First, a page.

Margaret is the Executive Director at The Climate Mobilization. Writing Facing the Climate Emergency brought her to me.Her psychology background leads her to approach the climate psychologically, which I appreciate and consider missing. Our internal resistance, fears, and emotions that we don't like facing seem our biggest challenges to act. Of course, more research and education help, but we crossed the threshold of knowing enough to act long ago. We aren't acting not out of ignorance but out of emotion and the skills to manage them.She writes about facing our fears, which leads ultimately to how rewarding acting on so great a challenge feels. People don't get how rewarding acting on our values feels. We both struggled to describe the ineffable emotional and social rewards of stewardship, but I think you'll hear the magnitude of it.I think we both hope you hear from us enough incentive and inspiration to devote yourself to something so huge, even if just to start getting serious. In my experience, the more you act, the more you want to act. You'll wish you started earlier.I don't know how it sounds to others, but exploring apocalyptic possibilities---I believe you'll be glad you explored them, as we do.Close to home, how many books and movies have you come across that eerily accurately foretold the course of this pandemic. If you haven't found any, there are plenty. Many people want to prepare for such outcomes with stockpiles of food, weapons, and bunkers in New Zealand.I prefer to prevent these outcomes. Margaret focuses on action, as do I. Action can prevent some of the greatest suffering. It creates motivation, meaning, and purpose.We can change the trajectory we're on. And we'll love it.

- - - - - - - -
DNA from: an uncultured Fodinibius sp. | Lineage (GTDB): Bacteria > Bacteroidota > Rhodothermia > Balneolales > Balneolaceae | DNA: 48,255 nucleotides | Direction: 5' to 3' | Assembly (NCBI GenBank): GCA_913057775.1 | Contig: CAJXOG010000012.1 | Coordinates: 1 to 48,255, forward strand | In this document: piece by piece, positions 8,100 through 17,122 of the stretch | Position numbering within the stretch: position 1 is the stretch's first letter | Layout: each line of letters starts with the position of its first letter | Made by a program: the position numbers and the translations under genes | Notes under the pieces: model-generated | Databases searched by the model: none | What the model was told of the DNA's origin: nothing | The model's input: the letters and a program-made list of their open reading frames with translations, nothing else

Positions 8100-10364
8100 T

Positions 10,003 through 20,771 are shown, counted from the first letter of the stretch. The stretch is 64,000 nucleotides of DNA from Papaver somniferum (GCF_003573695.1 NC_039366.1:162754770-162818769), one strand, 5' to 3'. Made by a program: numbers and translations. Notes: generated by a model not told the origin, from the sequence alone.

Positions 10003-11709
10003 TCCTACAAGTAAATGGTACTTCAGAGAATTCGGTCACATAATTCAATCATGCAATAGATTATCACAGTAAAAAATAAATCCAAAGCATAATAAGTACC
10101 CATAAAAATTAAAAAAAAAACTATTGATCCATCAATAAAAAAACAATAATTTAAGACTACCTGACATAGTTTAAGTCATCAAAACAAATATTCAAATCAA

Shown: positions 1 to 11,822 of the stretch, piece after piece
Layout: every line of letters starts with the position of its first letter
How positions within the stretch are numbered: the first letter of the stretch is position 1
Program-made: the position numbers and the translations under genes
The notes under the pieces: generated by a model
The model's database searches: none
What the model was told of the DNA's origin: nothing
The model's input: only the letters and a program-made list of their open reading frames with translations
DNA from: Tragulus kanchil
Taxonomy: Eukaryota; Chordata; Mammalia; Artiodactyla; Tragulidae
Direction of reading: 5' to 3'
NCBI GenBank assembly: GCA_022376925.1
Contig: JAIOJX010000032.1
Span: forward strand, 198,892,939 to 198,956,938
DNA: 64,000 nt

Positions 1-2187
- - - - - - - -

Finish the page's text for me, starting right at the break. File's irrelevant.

370: Viktor Frankl on the pandemic